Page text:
Meanwhile, back on the east coast a friend enters hospice for his final chapter on this plane. As I hold him in prayer, I see his face and the twinkle in his eye that accompanies his smile.


Is it serendipitous that my meditation reading this morning framed the energy of the healers, my friend and each of us in terms of our legacy? We may find it modest and but one of many aspects of our lives, but we should never underestimate its impact.


Those who are beautiful – who can keep them as they are?

Unceasingly in their faces the life in them arises and goes forth.

Like dew from morning grass, like steam from a plate of food,

what is ours goes out from us.


Where does a smile go, or the upward glance, the sudden warm movement of the heart?

Yet that is what we are. Does the universe we dissolve into taste of us a little?

From Rilke’s Second Duino Elegy



One of the blessings of this week was a phone call with an old friend, a colleague from years ago. We caught up on each other’s lives, acknowledged the work we had done together and recognized that our connections of the heart cultivated long ago persist.

Each of us travels through life with cohorts. Circumstance brings us together but it is our choices and actions within those situations (or afterward) that create and sustain friendships.

Last weekend Peggy and I visited a college classmate and his partner. They surprised us with tickets to a Paul Stookey concert. Still writing songs at 78 and protesting the ascendance of our human failings, Stookey’s humor, insight and compassion seen in his days with Peter, Paul and Mary, triggered a chain of reflections that landed on this blog with a song from the same era.

Simon and Garfunkel’s Old Friends captures the wistfulness of this stage of life for me. Sung in their youth the lyrics anticipated a poignant marker: “Can you imagine us years from today, sharing a park bench quietly? How terribly strange to be seventy.”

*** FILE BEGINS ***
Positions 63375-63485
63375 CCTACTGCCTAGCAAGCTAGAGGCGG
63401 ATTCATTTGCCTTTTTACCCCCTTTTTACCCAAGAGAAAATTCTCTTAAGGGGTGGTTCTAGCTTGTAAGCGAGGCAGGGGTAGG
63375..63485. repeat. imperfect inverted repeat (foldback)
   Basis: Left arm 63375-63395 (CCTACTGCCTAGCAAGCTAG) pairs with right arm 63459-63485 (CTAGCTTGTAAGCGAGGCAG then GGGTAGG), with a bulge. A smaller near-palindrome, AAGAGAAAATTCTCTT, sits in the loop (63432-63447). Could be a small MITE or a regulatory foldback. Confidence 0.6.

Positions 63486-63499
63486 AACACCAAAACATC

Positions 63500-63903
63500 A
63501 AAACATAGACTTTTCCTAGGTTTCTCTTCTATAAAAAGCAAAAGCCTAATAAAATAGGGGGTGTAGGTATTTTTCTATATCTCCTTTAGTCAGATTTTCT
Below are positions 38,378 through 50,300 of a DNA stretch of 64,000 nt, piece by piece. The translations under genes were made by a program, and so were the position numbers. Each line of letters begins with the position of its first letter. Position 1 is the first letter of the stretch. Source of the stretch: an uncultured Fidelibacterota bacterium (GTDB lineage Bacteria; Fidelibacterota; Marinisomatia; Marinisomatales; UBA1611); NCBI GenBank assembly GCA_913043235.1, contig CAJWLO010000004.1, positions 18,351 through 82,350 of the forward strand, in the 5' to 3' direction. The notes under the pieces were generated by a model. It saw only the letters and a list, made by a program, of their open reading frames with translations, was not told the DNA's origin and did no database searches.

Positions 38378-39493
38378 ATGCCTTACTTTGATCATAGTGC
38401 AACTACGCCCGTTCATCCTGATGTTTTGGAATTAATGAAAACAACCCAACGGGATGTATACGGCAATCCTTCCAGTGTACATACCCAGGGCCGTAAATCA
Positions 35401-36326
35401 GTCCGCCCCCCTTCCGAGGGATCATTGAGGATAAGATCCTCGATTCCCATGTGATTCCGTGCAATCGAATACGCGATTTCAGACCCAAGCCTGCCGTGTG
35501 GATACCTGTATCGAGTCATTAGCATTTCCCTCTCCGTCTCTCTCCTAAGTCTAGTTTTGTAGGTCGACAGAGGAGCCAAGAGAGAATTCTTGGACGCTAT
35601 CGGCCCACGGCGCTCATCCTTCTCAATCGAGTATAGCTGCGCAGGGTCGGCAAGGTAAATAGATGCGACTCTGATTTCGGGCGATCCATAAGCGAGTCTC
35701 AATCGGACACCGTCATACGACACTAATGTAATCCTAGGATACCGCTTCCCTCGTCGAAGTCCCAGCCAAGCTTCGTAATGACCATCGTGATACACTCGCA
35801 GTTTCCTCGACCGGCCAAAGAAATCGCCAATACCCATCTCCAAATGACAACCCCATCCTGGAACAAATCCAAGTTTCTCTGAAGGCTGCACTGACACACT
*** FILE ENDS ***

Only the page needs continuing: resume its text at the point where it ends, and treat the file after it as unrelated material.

Old friends come in two categories that sometimes coincide: the length of time we have known each other and the experiences shared; or the depth of the connection, like old souls who journeyed together in past lives.

Take a moment to enjoy the song and bring to mind your own friends. If you haven’t talked with them lately, it may be time to reach out.

Old friends. Memory brushes the same years

Silently sharing the same fear.

Time it was, and what a time it was.

It was a time of innocence, a time of confidences.

Long ago it must be, I have a photograph…

Preserve your memories, they’re all that’s left you.


In an article this week, Why American Leadership Fails, David Brooks differentiates between a career and a vocation. While the main thrust of his commentary is to illustrate current political dynamics, the distinction applies to each of us on our own life’s path.

A career is something you choose; a vocation is something you are called to. A person choosing a career asks, how can I get the best job…? A person summoned by a vocation asks, how can my existing abilities be put in service of the greatest common good?

 A career is a job you do as long as the benefits outweigh the costs; a vocation involves falling in love with something, having a conviction about it and making it part of your personal identity.

 A vocation involves promises to some ideal, it reveals itself in a sense of enjoyment as you undertake its tasks and it can’t be easily quit when setbacks and humiliations occur.  As others have noted, it involves a double negative – you can’t not do this thing.

As one who coaches others to live their lives fully, I find the double negative compelling. The question becomes, how do we discover the thing we can’t not do?

One answer is to clarify what we value most and the things we do best. What pursuits yield our greatest joy? What activities bring us the greatest fulfilment? Who are the people and what are the situations that most attract us?